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Mediators of Inflammation
Volume 2014, Article ID 537324, 7 pages
http://dx.doi.org/10.1155/2014/537324
Review Article

Could Biomarkers of Bone, Cartilage or Synovium Turnover Be Used for Relapse Prediction in Rheumatoid Arthritis Patients?

Department of Rheumatology, University Hospital Saint-Etienne, 42055 Saint-Etienne Cedex, France

Received 25 October 2013; Accepted 10 February 2014; Published 12 March 2014

Academic Editor: Jean Sibilia

Copyright © 2014 Delphine Dénarié et al. This is an open access article distributed under the Creative Commons Attribution License, which permits unrestricted use, distribution, and reproduction in any medium, provided the original work is properly cited.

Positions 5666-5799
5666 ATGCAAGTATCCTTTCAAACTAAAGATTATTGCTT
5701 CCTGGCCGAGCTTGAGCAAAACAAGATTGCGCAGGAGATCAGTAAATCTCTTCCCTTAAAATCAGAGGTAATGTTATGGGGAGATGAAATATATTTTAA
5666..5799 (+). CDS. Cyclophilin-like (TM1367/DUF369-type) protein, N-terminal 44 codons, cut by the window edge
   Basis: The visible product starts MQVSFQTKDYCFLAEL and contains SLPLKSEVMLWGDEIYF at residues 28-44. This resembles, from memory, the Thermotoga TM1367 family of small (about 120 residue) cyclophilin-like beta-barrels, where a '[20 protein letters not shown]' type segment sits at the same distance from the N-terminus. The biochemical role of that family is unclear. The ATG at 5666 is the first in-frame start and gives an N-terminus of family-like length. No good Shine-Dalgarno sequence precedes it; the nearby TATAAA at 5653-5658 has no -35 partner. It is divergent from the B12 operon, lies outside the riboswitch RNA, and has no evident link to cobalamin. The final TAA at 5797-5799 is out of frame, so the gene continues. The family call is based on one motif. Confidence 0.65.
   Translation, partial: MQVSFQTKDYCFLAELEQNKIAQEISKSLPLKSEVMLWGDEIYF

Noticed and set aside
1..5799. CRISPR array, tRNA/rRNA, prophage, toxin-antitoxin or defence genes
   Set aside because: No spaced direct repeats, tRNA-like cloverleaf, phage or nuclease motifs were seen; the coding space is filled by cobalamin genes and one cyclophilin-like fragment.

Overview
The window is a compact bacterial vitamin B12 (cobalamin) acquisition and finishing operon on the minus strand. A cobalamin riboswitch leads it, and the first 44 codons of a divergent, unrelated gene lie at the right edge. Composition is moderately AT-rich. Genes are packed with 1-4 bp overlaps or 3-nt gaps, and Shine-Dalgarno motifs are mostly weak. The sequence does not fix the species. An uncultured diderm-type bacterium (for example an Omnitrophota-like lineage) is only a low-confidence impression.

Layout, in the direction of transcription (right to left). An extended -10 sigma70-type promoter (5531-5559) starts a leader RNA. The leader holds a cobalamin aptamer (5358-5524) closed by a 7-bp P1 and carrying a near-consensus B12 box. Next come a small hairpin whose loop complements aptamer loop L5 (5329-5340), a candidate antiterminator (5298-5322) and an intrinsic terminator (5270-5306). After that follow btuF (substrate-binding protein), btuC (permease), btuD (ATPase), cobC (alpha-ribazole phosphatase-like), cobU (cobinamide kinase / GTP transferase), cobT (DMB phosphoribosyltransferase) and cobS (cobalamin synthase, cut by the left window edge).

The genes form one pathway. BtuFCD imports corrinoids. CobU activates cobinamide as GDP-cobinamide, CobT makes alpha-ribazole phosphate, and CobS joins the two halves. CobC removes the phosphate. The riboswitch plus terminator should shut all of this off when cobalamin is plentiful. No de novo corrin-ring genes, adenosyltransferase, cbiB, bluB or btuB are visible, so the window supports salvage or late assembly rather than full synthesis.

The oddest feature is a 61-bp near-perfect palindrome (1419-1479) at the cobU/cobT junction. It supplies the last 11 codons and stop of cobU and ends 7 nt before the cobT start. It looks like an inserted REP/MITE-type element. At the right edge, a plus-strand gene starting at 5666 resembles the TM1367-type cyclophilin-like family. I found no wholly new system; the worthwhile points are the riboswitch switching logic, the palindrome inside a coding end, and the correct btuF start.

Abstract

Objective. The aim of this review is to clarify the usefulness of bone, cartilage, and synovial biomarker in the management of rheumatoid arthritis (RA) therapy in remission. Synovial Biomarkers. High MMP-3 levels are associated with joint progression in RA patients, but there is no data about their utility in clinical remission. IIINys and Glc-Gal-PYD seem to be more specific to synovium, but more studies are required. Cartilage Biomarkers. Unbalance between cartilage break-down biomarkers (urinary CTX II and COMP) and cartilage formation biomarker (PIIANP) was described. This unbalance is also associated with joint destruction and prognosis of destruction. No data are available on patients in remission. Bone Biomarkers. RA activity is correlated with an increase of bone resorption markers such as CTX I, PYD, and TRACP 5b and a decrease of bone formation markers such as OC and BALP. RA therapies seem to improve bone turnover in limiting bone resorption. There is no study about bone marker utility in remission. Conclusion. Biomarkers seem to correlate with RA activity and progression. They also could be used to manage RA therapies, but we need more data on RA remission to predict relapse.